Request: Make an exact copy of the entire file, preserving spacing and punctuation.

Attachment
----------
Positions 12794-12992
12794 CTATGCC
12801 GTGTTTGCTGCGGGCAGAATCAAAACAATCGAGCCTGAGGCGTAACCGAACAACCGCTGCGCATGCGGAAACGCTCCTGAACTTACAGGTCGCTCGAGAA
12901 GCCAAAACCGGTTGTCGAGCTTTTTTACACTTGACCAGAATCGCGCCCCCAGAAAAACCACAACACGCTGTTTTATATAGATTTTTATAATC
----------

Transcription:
Positions 12794-12992
12794 CTATGCC
12801 GTGTTTGCTGCGGGCAGAATCAAAACAATCGAGCCTGAGGCGTAACCGAACAACCGCTGCGCATGCGGAAACGCTCCTGAACTTACAGGTCGCTCGAGAA
12901 GCCAAAACCGGTTGTCGAGCTTTTTTACACTTGACCAGAATCGCGCCCCCAGAAAAACCACAACACGCTGTTTTATATAGATTTTTATAATC